Models of Care Update

Dr. Vandana Ahluwalia

I’m pleased to share with our members the accomplishments of the Models of Care Committee:

Access: Results of the Allied Health Care Provider Rheumatology Triage (AHRT) Study jointly led by ORA, The Arthritis Society and OBRI, now confirm that ACPAC-trained ERPs can effectively prioritize inflammatory arthritis patients for expedited rheumatology consultation in multiple settings across the province.

This study has shown significant reductions in wait-times to rheumatologist consultation (median 37 days which is substantially lower than the provincial median of 66 days).[1]

Based on these promising results, the ORA, The Arthritis Society and the ACPAC program are collaborating with the Arthritis Health Professions Association (AHPA) to facilitate and support the integration of ACPAC-trained ERPs in rheumatology practices within Ontario.

Knowledge: Educating rheumatologists about the principles and tools that are the foundation of the Models of Care (MOC) project is the final step in implementing the MOC across Ontario.

To this end, a knowledge translation program entitled “Rheumatology Care Redesigned – Created Nationally, Developed Provincially and Delivered Locally” was created and branded by the ORA models of Care committee.

We would like to thank our 10 rheumatology knowledge translation trainers who delivered sessions in their local regions during the last quarter of 2016 and early part of 2017!

At a recent debrief meeting in February, feedback from the facilitators and the participants indicated that the educational sessions were successful and positive.

Participants agreed that they learned new information about Models of Care, the available tools, and the role of ERPs, and were interested to learn more about the operational aspects of the MOC and how to integrate them into routine practice.

The debrief meeting also included a discussion about the need to develop an economic argument that may showcase the “costs and consequences” of implementing a patient centered shared care model for inflammatory arthritis.  The ORA and Arthritis Alliance of Canada (AAC) are currently in discussions to see how this work may be accomplished.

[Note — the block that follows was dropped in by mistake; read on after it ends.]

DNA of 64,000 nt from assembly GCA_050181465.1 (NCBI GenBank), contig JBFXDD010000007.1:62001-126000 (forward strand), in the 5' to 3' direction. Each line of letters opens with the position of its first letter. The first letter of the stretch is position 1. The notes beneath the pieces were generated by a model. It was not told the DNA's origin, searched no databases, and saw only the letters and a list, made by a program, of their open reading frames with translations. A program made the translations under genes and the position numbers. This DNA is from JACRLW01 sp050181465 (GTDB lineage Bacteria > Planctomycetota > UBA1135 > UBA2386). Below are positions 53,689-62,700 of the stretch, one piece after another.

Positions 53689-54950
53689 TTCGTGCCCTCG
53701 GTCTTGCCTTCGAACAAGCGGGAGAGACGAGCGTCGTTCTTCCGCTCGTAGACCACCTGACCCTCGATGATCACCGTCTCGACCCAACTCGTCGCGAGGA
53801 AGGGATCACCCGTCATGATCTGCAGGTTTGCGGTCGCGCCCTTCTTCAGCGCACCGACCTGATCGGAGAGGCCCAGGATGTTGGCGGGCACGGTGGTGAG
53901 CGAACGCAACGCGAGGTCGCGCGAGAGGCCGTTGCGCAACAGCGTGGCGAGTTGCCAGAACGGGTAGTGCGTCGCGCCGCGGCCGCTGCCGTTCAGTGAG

Completion of the Model of Care Work: Over the seven years since its inception, the ORA’s MOC Committee and Subcommittees have worked diligently to fully implement its vision and goals.

As it is wrapping up its work this year, the Committee will focus its efforts over the next few months towards communication and educational activities that continue to raise awareness and encourage implementation.

Efforts are underway to develop a paper, executive summaries, and social media presentations that will outline the key activities of the MOC committee, targeting rheumatologists and allied health professional audiences, as well as for other stakeholders such as administrators and government decision-makers.

The spring 2018 issue of the CRA Journal will showcase the MOC accomplishments from across Canada through collaboration of the ORA, the AAC and the CRA.

It has been my pleasure to have chaired this committee for the past 7 years.

I would like to commend the work of the subcommittees and their champions who continued to pursue our goals with unwavering effort. I would like to thank Sandra Couto, my project manager, whose strategic vision and support kept us all on the right path.

Although the MOC work will be completed in May 2017, this is only the beginning of using the work done by the committee to improve access, facilitate assessments, and monitor and improve outcomes for the benefit of our patients.

Dr. Vandana Ahluwalia
Director, Models of Care

1The Effect of Triage Assessments on Identifying Inflammatory Arthritis and Reducing Rheumatology Wait Times in Ontario: The ORA Allied Health Rheumatologist Triage (AHRT) Project. Brooks S, Bombardier C, Bell M, Cesta A, Fullerton L,  Karasik A, Kendzerska T, Sweezie R, Widdifield J, Ahluwalia V. Abstract #213. CRA  Ottawa, ON, Feb 2017 ( manuscript in press)